Emboldened by renewed US support, Riyadh has moved quickly to demand its partners align their agendas to its own
The Saudi dispute with Qatar is rooted in the region’s two biggest power plays. That a usually reluctant Riyadh would choose to open a highly public feud with the tiny Gulf state so soon after hosting Donald Trump and 40 other world leaders stems from a deliberate calculation within the ruling House of Saud that now is the time to consolidate its status.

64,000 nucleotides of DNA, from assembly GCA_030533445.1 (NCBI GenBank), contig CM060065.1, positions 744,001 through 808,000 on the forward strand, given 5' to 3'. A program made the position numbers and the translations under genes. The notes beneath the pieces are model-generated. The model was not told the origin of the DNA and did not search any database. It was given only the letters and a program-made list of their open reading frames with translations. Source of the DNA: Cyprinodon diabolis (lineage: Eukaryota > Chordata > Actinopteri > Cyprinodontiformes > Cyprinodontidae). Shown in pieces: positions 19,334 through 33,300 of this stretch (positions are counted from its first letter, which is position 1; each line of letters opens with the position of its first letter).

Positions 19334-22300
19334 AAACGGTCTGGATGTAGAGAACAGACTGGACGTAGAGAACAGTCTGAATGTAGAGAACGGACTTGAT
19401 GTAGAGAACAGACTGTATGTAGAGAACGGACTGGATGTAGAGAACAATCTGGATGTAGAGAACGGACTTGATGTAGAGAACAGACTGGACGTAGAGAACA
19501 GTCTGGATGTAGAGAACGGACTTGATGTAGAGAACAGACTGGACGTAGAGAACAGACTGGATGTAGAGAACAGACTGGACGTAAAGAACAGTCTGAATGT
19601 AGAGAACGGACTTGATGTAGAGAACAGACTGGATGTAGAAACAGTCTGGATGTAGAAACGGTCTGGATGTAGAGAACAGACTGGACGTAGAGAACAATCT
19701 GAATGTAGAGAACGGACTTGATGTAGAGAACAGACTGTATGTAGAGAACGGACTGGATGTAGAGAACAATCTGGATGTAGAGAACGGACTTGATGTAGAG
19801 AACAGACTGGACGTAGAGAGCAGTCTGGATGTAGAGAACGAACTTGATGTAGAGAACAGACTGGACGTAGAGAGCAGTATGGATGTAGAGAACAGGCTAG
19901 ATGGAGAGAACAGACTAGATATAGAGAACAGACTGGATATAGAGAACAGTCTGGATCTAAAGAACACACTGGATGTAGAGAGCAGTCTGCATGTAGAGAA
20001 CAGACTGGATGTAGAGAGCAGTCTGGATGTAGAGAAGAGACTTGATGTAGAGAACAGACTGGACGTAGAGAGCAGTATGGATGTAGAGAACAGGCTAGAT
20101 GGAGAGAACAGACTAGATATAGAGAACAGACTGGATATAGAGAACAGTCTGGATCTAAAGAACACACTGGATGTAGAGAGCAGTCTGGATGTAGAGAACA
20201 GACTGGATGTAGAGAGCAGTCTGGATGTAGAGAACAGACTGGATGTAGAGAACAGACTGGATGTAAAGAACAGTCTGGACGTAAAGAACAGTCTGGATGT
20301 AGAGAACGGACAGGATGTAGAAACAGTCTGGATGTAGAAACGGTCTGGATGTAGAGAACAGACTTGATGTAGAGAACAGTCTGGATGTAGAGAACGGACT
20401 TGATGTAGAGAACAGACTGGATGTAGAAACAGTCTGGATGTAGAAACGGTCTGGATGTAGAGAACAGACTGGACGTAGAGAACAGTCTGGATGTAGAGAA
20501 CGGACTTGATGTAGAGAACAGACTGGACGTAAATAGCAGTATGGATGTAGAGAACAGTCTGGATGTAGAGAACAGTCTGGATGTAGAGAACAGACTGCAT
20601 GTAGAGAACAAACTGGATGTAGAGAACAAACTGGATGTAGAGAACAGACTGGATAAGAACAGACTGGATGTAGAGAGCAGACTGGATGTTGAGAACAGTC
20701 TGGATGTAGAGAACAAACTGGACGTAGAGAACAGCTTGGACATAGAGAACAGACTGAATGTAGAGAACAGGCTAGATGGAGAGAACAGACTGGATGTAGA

Trump’s visit marked a return to business as usual for a bilateral relationship that had remained solid until Barack Obama’s second term. Until then, the US had underwritten the regional order for almost 70 years, assessing – contentiously – that the Saudi leadership had been a plank of regional stability. The pivot to Iran, which offered Tehran regional legitimacy in return for agreeing to wind back its nuclear programme, changed all that.